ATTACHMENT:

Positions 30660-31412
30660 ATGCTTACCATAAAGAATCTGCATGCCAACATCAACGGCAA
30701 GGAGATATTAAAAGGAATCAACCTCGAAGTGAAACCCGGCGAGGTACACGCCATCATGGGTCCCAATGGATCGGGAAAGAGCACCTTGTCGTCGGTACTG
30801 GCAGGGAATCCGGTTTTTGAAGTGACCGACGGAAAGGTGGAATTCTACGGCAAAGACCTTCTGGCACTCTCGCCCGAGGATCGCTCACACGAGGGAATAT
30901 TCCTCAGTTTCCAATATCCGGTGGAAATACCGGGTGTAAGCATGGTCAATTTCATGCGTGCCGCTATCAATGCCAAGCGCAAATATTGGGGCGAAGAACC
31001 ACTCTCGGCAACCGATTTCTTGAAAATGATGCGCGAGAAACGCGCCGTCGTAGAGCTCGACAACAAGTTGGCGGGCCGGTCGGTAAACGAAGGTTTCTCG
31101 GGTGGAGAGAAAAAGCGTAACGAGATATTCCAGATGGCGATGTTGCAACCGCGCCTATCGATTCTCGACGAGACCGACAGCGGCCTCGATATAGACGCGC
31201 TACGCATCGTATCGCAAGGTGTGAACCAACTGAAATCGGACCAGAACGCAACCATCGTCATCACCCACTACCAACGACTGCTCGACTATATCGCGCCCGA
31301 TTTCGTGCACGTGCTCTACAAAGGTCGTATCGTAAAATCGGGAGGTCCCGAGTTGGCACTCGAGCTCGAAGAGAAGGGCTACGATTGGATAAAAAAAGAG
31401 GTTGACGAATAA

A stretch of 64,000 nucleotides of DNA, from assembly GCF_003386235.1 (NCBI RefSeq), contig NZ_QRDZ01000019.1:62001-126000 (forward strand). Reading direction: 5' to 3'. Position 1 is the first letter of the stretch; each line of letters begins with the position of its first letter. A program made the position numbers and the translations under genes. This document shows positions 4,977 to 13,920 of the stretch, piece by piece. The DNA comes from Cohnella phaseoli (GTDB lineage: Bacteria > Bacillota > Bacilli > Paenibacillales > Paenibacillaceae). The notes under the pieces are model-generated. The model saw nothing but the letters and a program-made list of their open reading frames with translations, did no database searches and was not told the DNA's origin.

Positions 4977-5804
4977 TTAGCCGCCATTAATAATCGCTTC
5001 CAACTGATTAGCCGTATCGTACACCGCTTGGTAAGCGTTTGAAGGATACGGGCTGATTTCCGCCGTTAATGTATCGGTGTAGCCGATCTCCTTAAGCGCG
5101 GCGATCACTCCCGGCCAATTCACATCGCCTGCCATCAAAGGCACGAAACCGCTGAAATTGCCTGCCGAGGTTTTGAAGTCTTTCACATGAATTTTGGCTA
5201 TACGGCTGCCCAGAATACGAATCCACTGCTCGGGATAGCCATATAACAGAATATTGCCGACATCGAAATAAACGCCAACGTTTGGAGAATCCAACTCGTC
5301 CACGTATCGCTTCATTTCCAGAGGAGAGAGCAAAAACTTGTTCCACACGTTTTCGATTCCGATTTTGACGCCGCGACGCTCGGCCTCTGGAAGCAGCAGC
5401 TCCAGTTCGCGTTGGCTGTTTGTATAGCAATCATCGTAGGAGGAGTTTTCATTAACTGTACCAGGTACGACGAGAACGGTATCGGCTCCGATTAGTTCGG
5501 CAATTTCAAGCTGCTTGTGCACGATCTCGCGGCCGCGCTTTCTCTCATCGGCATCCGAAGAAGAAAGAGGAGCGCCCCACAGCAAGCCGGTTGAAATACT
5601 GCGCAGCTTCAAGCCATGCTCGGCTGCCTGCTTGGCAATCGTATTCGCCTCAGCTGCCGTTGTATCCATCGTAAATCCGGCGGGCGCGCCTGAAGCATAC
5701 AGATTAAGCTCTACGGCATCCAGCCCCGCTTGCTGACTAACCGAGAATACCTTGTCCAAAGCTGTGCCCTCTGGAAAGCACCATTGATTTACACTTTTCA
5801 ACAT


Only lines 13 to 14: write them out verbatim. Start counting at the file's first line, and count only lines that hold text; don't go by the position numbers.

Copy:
4977 TTAGCCGCCATTAATAATCGCTTC
5001 CAACTGATTAGCCGTATCGTACACCGCTTGGTAAGCGTTTGAAGGATACGGGCTGATTTCCGCCGTTAATGTATCGGTGTAGCCGATCTCCTTAAGCGCG